• Hi Ben,

      GreenLife offer a decent range of enamel coated aluminum cookware (view on Amazon). As always, be on the lookout for pots that boast a non-stick coating but don’t say what it’s made from or if it’s PFOA/PTFE-free.

      Hope this helps,


  1. I have a 1991 Nesco porcelain enamel electric roaster. Does the insert contain lead or heavy metals? Is it safe to cook in?

    • Hi Lorinda,
      It’s a good question! I took a quick look at Nesco’s literature and they don’t say much at all about materials used to make their products, so it’s very hard to tell if even the current batch of roasters is lead-free. Your best bet is probably to reach out to them directly with the make and model and see if they had third-party lead testing back in the 1990s. My suspicion is that they won’t have, like many ceramics manufacturers then.

      If the enamel on your roaster isn’t chipped and flaking off into food, it’s probably still okay to use it and is certainly more eco-friendly than ditching it for new cookware. If it is chipping, you could take the approach of saving some paint chips and getting them tested for lead and other heavy metals. Let us know if you take that route as we’d love to know the results!

      Thanks again for reaching out and happy cooking!


  2. I found a multi purpose brand new pot, rack, steamer/pasta removable insert. Brand lincoware cook and serve which says made from premium quality carbon steel coated with porcelain enamel. The company is no longer in business. Is this cookware safe. Thanks

    • Hi,

      Thanks for reaching out.

      Because the brand is no longer in business, I haven’t been able to find any spec sheets or safety info. If you have any original documentation, you might be able to find more information on the makeup of the coating and any third-party testing or certification.

      Your other option is to send some of the glaze for heavy metal testing, though you wouldn’t want to chip away the inside of the pot, so give this some consideration first!

      In general, if the pots aren’t chipped, i.e., the glaze is intact, chances are that little to no chemicals will leach from the pot into food. If the pots do start to chip, I’d reconsider their use, especially if you cook acidic foods and/or have young children or other vulnerable members of the household.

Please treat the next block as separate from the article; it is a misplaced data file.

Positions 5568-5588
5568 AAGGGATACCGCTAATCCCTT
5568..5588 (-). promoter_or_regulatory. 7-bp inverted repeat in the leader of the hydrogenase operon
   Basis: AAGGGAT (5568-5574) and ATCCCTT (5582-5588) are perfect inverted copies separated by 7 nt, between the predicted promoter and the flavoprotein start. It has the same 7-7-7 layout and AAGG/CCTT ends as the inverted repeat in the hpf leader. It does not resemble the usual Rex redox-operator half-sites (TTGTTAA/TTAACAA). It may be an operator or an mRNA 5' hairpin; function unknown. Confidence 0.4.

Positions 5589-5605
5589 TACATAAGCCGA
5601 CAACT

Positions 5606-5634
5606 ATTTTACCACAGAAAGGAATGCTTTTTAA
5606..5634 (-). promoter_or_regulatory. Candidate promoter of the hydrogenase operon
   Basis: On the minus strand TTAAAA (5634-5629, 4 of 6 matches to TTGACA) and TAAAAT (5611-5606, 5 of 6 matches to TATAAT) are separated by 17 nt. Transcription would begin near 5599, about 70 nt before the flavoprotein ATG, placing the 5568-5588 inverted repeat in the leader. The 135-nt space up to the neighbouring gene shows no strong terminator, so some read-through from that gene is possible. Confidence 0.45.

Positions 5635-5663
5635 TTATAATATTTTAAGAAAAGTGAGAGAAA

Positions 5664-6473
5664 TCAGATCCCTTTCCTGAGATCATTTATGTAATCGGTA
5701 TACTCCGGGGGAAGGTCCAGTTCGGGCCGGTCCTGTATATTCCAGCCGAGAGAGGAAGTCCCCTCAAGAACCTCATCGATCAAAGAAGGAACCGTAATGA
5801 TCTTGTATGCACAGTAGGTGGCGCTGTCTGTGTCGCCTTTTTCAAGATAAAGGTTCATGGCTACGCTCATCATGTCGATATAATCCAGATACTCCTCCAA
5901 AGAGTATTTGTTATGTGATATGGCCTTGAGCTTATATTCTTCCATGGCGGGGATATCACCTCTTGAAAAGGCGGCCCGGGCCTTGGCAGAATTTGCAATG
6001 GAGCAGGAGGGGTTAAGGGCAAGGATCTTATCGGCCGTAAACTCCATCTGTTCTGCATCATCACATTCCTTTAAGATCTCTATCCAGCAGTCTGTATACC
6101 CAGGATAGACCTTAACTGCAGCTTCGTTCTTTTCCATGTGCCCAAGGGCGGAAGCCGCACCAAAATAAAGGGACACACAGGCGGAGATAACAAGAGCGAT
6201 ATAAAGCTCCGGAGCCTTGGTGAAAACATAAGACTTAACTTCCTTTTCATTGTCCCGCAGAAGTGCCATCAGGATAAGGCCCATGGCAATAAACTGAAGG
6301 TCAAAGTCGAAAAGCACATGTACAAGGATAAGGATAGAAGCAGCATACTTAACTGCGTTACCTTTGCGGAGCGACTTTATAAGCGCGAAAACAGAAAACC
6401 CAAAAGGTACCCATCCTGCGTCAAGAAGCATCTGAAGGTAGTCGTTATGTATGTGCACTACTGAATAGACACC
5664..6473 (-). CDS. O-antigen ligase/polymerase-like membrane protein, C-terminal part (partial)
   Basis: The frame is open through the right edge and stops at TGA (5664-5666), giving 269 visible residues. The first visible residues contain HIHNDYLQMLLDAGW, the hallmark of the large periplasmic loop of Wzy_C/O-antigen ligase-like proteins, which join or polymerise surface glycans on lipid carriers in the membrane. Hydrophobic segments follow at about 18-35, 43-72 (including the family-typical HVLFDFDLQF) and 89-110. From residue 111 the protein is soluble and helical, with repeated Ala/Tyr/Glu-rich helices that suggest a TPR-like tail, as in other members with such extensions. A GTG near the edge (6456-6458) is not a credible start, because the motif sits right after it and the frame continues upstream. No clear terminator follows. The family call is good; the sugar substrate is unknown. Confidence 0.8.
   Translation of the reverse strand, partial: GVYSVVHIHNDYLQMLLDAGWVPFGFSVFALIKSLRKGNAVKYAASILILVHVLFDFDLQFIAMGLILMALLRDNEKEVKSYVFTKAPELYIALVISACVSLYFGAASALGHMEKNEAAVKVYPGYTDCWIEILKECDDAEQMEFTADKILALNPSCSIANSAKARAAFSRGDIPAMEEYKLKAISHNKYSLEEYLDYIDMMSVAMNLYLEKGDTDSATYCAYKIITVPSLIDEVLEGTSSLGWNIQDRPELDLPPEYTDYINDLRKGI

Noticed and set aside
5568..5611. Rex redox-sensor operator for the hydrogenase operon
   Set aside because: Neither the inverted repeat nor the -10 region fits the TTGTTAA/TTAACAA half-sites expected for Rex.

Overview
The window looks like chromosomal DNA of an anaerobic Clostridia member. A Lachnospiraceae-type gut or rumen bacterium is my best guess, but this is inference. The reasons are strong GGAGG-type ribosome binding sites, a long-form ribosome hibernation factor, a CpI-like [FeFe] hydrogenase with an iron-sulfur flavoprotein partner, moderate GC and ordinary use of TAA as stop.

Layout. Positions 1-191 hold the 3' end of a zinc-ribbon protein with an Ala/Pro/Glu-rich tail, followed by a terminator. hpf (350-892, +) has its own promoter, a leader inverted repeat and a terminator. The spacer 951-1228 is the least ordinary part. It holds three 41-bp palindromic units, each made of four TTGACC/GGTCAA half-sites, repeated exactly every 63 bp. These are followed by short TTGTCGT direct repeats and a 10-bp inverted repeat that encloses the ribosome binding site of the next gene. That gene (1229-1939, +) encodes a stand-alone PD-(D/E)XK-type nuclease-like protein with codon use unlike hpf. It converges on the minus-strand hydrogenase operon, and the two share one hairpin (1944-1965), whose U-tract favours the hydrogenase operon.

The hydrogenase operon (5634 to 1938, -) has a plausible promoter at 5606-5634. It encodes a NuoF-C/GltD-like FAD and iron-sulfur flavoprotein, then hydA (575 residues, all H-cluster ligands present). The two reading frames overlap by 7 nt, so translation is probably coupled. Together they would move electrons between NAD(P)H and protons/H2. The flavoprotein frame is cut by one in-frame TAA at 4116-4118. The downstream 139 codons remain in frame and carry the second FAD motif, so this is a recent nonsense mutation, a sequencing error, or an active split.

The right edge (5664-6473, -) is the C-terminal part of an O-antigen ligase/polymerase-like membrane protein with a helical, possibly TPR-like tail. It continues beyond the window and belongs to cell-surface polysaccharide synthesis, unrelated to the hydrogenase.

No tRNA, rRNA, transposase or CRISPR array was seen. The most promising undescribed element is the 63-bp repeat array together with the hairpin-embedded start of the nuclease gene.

Sorry I can’t be of more help with this one!


  3. Are these good for cooking eggs without the pan getting damaged? Would the pan also have to be coated with butter to make the eggs not stick, or will the eggs not sticks even without butter?

  4. Hi, Leigh! Can you possibly weigh in on thinner, steel enameled dishware–such as Falcon Enamelware, just by way of example–in general? I know that it’s not safe to use it if it’s chipped, but is it normally safe if it’s intact? I keep reading that sometimes the finish itself leaches lead and other metals, but how would we know? Thanks, in any case!

  5. Lead has been illegal for use in cookware or serving pieces since the 1970’s. If your equipment was American made and from the nineties, you should be fine. There are lead testers available in many drug stores and many paint stores.

    • Thanks Rick,

      Yep, definitely a good idea to test any old (particularly inherited or thrift store purchase) cookware for lead and resign it to decorative purposes only if levels are high.

      And, as you say, anything US-made in the last couple of decades or so should be okay in terms of lead levels. The trouble is that a lot of cookware is imported and it’s sometimes hard to tell where a product was cast and glazed. That’s why we so love third-party test results and manufacturer transparency!


  6. I have been trying to buy a set of cookware that is non-toxic and healthy to cook in. With so much information out there, some of them advertisement really, which set of cookware do you recommend that would be the best for healthy cooking?

    • Hi Gigi,

      Great question! Unfortunately, it’s not an easy answer! The best kind of cookware really depends on the individual. I love my cast iron pans, ceramic bakeware, Pyrex, and stainless steel, but for some folks cast iron is too heavy and a chore to maintain, or the kinds of foods cooked most often are acidic and so not always a good fit for cast iron. Stainless steel or non-reactive Pyrex, porcelain enamel, or other non-toxic ceramic may be better if you tend to cook more acidic foods, but some of these aren’t suitable for induction stoves or for use straight from freezer to oven.

      I’d say the easiest cookware set to invest in if you’re starting from scratch is probably a good quality set of stainless steel pans without any plastic or silicon. You can read about the Pros and Cons of Stainless Steel Cookware or just jump to our top picks for cookware for more inspiration.

      Hope that helps!


  7. I found some colonial porcelain gingham pots and pans from Japan. It was a wedding gift 42 yrs ago. Is it high in lead? Anyway to find out?

  8. I need to get a 6 qt stockpot that does not break the bank to make, for canning, bread and butter pickles, strawberry jam etc…acidic foods. What can I buy as there are so many on amazon.

  9. Is there a safe non toxic option for a 6 qt electric slow cooker or electric pan for long soup cooking low and slow?